a bone scan with or without X-rays
an ultrasound scan
a urine flow test to check for an enlarged prostate
In order to work out how advanced the cancer is, samples of tissue from the biopsy are studied in a laboratory. If cancerous cells are found, they can be studied further to see how quickly the cancer will spread. Once the doctors know this, an accurate and effective treatment plan can be tailored to suit the needs of the patient.
The system for scoring the spread of the cancer is known as the Gleason score. The lower the score, the less likely the cancer will spread.
A score of six or less means the cancer is unlikely to spread.
A score of seven means there is a moderate chance of the cancer spreading.
A score of eight or above means there is a significant chance the cancer will spread.
At CCL, patients with prostate cancer are treated by a team of different specialists, called a Multi-Disciplinary Team, or MDT. This team works together to create a treatment plan to suit the individual needs of the patient. There are a number of different treatments for prostate cancer, depending how advanced the cancer has spread. The treatments available include:
Surgery: A radical prostatectomy, where the prostate gland is removed through a cut in your abdomen or the area between the testicles and the back passage
Hormone Therapy – this helps to control prostate cancer by stopping the production of testosterone, or stopping testosterone reaching the prostate cancer cells
External Beam Radiotherapy, a non-invasive technique where high-energy radiation is used to treat the prostate
Chemotherapy, involving the use of chemical agents which are toxic to cancer cells, destroying them and preventing them from spreading to different areas. This can be given by injection or in tablet form.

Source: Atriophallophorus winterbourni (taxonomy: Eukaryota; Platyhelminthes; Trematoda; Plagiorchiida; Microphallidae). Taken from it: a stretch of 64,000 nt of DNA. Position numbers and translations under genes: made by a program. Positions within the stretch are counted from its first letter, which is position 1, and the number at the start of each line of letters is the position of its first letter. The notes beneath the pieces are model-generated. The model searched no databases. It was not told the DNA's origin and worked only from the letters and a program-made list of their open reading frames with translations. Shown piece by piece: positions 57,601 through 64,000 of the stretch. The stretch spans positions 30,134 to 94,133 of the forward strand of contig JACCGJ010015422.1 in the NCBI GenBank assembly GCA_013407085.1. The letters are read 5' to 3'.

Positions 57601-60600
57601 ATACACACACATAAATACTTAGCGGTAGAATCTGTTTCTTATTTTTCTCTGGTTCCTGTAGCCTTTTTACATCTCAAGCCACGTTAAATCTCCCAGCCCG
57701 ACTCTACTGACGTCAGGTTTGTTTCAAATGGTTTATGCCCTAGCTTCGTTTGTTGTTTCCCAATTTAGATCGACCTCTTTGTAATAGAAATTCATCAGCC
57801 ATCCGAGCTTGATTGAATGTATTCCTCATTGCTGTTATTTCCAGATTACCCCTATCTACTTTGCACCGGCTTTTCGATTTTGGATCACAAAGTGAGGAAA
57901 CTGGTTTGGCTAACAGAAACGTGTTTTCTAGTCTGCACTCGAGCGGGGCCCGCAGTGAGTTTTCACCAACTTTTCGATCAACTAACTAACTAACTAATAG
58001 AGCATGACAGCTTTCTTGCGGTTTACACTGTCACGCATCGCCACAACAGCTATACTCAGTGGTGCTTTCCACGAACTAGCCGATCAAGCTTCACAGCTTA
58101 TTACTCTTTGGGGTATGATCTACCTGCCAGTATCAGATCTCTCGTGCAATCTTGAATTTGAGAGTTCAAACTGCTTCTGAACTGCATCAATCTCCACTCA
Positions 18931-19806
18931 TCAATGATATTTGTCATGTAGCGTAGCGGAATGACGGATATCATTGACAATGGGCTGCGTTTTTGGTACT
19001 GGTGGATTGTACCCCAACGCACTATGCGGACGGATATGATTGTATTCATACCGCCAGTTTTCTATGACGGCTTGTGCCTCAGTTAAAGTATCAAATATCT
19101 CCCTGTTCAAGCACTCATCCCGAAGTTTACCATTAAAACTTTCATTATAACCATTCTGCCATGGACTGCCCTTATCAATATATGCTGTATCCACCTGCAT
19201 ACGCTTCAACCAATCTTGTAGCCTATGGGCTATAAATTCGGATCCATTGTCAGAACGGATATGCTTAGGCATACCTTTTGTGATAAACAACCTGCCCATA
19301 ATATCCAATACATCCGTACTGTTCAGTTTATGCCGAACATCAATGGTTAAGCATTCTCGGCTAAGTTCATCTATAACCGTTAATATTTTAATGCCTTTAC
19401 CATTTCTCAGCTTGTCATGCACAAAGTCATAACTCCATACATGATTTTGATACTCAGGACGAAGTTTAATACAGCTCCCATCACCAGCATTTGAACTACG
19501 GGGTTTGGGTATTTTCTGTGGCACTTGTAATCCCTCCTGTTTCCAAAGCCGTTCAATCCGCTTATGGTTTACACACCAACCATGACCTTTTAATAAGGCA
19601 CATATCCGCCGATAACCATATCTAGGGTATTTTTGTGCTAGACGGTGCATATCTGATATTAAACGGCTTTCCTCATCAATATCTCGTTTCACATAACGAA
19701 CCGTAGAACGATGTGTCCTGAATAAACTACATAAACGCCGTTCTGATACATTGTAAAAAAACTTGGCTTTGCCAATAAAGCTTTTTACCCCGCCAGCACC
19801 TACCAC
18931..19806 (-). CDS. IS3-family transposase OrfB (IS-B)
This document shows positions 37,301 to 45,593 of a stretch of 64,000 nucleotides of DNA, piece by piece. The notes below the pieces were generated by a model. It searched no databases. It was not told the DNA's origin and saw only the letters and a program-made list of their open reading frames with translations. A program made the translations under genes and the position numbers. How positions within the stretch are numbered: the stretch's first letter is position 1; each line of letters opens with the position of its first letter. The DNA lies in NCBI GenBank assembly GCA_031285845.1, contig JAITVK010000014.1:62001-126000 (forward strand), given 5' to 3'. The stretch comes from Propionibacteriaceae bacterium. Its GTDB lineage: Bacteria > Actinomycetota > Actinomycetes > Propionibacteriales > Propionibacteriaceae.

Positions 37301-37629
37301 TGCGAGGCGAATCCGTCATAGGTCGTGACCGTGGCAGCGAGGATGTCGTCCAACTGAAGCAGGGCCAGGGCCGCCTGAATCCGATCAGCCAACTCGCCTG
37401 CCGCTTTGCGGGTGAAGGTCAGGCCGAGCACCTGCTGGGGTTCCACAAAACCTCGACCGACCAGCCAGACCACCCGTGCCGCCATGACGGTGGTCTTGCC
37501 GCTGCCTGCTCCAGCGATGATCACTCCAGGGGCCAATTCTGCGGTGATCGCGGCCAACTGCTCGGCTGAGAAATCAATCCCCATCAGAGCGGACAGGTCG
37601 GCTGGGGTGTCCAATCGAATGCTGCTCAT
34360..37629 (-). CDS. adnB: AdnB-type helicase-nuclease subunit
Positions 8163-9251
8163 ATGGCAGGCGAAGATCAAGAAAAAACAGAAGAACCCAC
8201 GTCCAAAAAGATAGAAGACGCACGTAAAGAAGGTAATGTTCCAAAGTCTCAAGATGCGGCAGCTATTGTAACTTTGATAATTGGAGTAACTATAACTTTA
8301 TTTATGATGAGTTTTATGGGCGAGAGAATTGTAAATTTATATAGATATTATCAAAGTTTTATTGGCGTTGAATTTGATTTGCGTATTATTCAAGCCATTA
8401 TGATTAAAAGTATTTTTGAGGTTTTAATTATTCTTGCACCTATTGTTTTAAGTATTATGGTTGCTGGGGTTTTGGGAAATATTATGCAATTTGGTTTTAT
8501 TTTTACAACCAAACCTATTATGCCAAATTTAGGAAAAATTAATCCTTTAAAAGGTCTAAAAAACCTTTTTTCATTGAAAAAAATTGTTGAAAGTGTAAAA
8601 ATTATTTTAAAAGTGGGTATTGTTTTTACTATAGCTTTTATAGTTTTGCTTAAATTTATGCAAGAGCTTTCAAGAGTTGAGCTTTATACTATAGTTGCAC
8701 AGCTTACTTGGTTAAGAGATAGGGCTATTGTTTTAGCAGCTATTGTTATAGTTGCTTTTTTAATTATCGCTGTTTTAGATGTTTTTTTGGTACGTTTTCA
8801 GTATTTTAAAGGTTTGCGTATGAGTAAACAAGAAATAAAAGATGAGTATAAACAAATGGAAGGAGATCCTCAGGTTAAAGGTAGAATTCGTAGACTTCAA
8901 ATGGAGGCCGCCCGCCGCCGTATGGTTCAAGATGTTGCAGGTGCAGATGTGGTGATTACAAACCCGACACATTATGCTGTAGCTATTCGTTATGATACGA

Biotherapy; these newer more targeted therapies assist the body in fighting the disease.
Cancer doesn’t just leave a physical impact on an individual, but that it can have a huge emotional effect as well. Cancer and its treatment can be overwhelming, causing a wide variety of emotions, and it is important to remember that there is no right or wrong response. Reactions vary hugely from person to person, and most people find that it becomes easier to cope when they’re given additional support, so that’s what we do.
At CCL we provide support both physically and emotionally before, during and after treatment. We offer a wide range of services for patients, as well as their loved ones, designed to make a very difficult time as easy as possible, and to give our patients the best treatment and support possible.
A prostate cancer patient can be forced to deal with several major – and intimately personal – stresses and challenges, so at CCL we offer a comprehensive rehabilitation plan, including appropriate emotional and psychological support. The preferred approach is multi-disciplinary, involving a urologist and a physiotherapist experienced in the management of male urinary incontinence and sexual dysfunction.